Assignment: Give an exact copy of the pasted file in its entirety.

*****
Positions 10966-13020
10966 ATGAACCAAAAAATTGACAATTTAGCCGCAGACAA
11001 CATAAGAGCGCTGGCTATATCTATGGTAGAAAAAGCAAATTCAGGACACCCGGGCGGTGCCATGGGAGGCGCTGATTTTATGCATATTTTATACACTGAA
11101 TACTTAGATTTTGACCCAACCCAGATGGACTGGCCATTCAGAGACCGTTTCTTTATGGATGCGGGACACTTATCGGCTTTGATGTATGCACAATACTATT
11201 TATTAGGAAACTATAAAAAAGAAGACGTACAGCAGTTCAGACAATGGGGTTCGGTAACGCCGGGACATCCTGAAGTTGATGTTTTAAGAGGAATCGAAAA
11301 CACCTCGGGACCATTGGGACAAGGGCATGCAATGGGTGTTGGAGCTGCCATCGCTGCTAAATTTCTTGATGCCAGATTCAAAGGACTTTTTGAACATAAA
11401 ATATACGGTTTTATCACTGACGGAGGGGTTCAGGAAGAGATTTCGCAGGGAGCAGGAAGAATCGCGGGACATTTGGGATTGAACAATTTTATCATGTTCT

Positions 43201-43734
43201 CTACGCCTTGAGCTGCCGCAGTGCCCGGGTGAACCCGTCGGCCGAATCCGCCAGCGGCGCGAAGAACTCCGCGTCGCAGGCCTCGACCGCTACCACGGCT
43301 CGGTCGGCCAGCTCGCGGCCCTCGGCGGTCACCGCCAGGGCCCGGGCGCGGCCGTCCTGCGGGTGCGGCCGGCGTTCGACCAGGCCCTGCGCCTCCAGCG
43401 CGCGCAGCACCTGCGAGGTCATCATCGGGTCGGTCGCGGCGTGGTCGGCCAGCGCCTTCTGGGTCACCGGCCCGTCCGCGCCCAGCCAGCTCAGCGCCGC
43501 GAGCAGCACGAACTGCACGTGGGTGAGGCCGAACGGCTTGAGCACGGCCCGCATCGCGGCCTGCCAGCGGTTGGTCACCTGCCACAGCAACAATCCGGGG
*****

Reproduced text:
Positions 10966-13020
10966 ATGAACCAAAAAATTGACAATTTAGCCGCAGACAA
11001 CATAAGAGCGCTGGCTATATCTATGGTAGAAAAAGCAAATTCAGGACACCCGGGCGGTGCCATGGGAGGCGCTGATTTTATGCATATTTTATACACTGAA
11101 TACTTAGATTTTGACCCAACCCAGATGGACTGGCCATTCAGAGACCGTTTCTTTATGGATGCGGGACACTTATCGGCTTTGATGTATGCACAATACTATT
11201 TATTAGGAAACTATAAAAAAGAAGACGTACAGCAGTTCAGACAATGGGGTTCGGTAACGCCGGGACATCCTGAAGTTGATGTTTTAAGAGGAATCGAAAA
11301 CACCTCGGGACCATTGGGACAAGGGCATGCAATGGGTGTTGGAGCTGCCATCGCTGCTAAATTTCTTGATGCCAGATTCAAAGGACTTTTTGAACATAAA
11401 ATATACGGTTTTATCACTGACGGAGGGGTTCAGGAAGAGATTTCGCAGGGAGCAGGAAGAATCGCGGGACATTTGGGATTGAACAATTTTATCATGTTCT

Positions 43201-43734
43201 CTACGCCTTGAGCTGCCGCAGTGCCCGGGTGAACCCGTCGGCCGAATCCGCCAGCGGCGCGAAGAACTCCGCGTCGCAGGCCTCGACCGCTACCACGGCT
43301 CGGTCGGCCAGCTCGCGGCCCTCGGCGGTCACCGCCAGGGCCCGGGCGCGGCCGTCCTGCGGGTGCGGCCGGCGTTCGACCAGGCCCTGCGCCTCCAGCG
43401 CGCGCAGCACCTGCGAGGTCATCATCGGGTCGGTCGCGGCGTGGTCGGCCAGCGCCTTCTGGGTCACCGGCCCGTCCGCGCCCAGCCAGCTCAGCGCCGC
43501 GAGCAGCACGAACTGCACGTGGGTGAGGCCGAACGGCTTGAGCACGGCCCGCATCGCGGCCTGCCAGCGGTTGGTCACCTGCCACAGCAACAATCCGGGG